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Researchers play Whack-a-Mole with Google Password Alert

Posted by on May 3, 2015.

Phishing is a huge problem with no indication of any solution (see, for example, Phishing: detection and prevention). Last week Google attempted to alleviate the issue with the release of a Chrome extension: Password Alert.

If you end up on a phishing page that asks you to enter your Google password, the extension pops up a warning:

googlewarn

It doesn’t necessarily stop the phishing, but alerts you so that you can potentially recover (by resetting your password) before too much damage is done.

But within 24 hours researcher Paul Moore demonstrated an exploit to bypass the alert. It took just 7 lines of JavaScript to suppress Google’s warning.

In very short order, Google updated the plugin to a new version. It took them just hours. But again, within hours, Paul Moore developed another exploit for the new version, this time using just 3 lines of code.

This is where I lost track. The latest version is 1.6. However, while Paul Moore was developing his exploits, security firm Securify was working on its own exploits. Latest from The Hacker News says this:

Update: GOOGLE ALERT 1.6 ALSO BYPASSED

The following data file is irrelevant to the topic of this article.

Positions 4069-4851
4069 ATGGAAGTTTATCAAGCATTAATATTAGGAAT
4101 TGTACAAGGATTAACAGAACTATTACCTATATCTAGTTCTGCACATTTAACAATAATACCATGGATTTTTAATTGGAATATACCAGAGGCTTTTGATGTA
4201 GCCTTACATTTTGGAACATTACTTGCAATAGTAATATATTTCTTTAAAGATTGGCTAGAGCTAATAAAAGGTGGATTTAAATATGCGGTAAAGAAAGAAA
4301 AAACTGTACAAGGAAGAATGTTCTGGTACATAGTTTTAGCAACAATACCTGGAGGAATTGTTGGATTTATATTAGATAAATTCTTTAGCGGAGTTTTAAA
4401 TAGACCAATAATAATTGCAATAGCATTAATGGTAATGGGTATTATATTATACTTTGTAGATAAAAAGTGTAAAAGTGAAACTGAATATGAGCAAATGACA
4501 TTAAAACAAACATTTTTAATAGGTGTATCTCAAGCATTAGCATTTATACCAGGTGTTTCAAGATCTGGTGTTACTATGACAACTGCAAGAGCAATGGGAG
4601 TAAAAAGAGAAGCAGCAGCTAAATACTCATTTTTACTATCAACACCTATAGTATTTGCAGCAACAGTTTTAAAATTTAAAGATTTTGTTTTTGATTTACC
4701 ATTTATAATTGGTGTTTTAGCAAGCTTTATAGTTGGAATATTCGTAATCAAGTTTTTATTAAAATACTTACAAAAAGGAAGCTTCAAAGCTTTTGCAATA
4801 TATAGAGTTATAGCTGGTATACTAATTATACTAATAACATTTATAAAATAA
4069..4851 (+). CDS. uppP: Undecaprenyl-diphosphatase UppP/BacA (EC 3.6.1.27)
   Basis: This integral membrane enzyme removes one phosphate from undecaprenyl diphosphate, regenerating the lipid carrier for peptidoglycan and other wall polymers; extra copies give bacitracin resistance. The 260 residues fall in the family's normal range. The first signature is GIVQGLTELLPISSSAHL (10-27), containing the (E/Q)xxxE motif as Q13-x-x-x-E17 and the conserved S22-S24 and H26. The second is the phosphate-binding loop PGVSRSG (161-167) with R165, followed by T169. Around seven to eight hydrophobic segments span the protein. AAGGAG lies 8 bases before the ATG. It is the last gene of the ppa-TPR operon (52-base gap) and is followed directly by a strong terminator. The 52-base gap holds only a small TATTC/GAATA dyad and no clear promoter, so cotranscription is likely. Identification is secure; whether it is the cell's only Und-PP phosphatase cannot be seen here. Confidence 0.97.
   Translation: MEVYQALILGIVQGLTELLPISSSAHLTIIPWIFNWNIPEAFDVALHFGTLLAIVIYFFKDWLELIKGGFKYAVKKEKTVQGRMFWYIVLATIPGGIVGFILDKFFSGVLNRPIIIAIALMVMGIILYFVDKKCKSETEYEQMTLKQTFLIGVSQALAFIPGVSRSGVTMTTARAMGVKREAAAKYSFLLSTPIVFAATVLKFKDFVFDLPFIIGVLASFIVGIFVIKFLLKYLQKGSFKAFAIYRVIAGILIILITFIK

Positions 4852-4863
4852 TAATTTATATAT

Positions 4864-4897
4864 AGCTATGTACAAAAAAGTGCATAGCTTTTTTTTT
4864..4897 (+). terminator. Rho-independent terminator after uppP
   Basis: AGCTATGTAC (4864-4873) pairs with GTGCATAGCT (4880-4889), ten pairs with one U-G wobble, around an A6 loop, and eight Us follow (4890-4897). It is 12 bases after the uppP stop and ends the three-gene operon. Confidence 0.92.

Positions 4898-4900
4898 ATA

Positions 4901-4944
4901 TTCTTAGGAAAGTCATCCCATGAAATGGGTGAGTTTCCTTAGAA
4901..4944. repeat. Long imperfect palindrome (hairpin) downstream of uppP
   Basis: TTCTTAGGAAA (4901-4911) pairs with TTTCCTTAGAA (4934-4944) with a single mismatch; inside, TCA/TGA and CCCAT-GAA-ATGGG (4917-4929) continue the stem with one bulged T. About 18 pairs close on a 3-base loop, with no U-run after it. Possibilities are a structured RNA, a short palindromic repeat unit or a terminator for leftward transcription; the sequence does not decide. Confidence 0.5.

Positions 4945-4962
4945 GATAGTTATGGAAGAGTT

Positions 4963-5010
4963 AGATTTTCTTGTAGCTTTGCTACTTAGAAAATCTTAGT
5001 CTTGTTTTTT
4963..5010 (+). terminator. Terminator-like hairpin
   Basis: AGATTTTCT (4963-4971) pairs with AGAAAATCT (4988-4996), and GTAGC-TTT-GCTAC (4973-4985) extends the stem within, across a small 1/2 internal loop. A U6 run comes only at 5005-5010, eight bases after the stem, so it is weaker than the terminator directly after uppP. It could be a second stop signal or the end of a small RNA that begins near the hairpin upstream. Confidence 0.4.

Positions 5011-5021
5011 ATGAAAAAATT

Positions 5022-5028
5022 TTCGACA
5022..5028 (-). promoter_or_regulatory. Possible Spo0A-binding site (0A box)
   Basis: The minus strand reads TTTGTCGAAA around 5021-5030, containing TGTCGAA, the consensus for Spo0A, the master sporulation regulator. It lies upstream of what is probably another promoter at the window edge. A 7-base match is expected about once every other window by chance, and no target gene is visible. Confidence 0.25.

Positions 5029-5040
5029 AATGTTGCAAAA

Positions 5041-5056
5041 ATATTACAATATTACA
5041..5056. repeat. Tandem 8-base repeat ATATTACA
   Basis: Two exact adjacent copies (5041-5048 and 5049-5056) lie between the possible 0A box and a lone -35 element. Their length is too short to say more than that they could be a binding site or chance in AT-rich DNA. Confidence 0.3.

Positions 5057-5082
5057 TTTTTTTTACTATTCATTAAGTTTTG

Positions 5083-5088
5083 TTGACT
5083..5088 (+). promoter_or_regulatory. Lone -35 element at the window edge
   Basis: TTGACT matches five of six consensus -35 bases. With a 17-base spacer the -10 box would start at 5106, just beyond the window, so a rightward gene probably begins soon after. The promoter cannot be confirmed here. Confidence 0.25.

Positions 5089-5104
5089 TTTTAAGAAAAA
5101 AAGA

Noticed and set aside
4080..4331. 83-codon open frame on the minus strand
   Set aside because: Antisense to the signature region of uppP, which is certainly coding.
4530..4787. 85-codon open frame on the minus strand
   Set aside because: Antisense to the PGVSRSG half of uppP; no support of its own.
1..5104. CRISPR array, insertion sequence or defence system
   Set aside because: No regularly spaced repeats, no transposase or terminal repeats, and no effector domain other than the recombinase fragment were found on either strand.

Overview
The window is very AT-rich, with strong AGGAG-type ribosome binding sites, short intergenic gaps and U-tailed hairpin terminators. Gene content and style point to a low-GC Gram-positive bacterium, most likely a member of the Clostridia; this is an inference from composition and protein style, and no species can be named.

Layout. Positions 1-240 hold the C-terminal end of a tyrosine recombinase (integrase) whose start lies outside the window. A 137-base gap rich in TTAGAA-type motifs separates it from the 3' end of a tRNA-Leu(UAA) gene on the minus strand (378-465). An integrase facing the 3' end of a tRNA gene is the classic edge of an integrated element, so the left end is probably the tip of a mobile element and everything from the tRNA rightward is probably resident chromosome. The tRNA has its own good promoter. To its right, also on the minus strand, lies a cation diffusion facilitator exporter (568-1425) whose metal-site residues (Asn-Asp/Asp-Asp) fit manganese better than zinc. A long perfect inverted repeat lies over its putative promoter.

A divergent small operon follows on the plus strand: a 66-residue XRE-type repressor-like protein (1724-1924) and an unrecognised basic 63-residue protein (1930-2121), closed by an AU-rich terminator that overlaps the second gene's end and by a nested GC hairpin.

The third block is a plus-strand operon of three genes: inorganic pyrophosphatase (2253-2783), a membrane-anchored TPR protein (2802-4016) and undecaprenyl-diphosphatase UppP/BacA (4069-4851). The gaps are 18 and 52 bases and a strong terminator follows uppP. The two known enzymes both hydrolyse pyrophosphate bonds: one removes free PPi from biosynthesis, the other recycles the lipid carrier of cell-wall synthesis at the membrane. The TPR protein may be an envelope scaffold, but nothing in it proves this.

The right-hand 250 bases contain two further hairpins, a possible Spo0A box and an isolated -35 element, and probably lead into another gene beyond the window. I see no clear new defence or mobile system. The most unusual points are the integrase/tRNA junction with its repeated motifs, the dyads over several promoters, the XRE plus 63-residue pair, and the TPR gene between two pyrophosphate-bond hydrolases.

After Google released the updated version 1.6 of Password Alert that fixed the second exploit rolled out by Paul Moore, security researchers from Securify firm discovered a way to again bypass Google’s Password Alert feature in the latest version.

All of this has happened in just the last three or four days.

It’s pure Whack-a-Mole (as, in fact, is everything in security). So what should we do? In this case it’s quite simple – do not install this plug-in. More of the mainstream IT press have announced the plug-in than have warned of the exploits. The likelihood is that many of the 67,000 odd existing downloaders will be totally unaware of the problems. They are, in fact, more vulnerable with this security plug-in than they would be without it. They will believe themselves to be more secure than they are, and will likely be less aware of any phishing. False security is often worse than no security.


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Submitted in: Kevin Townsend's opinions, News, News_vulnerabilities | Tags: , ,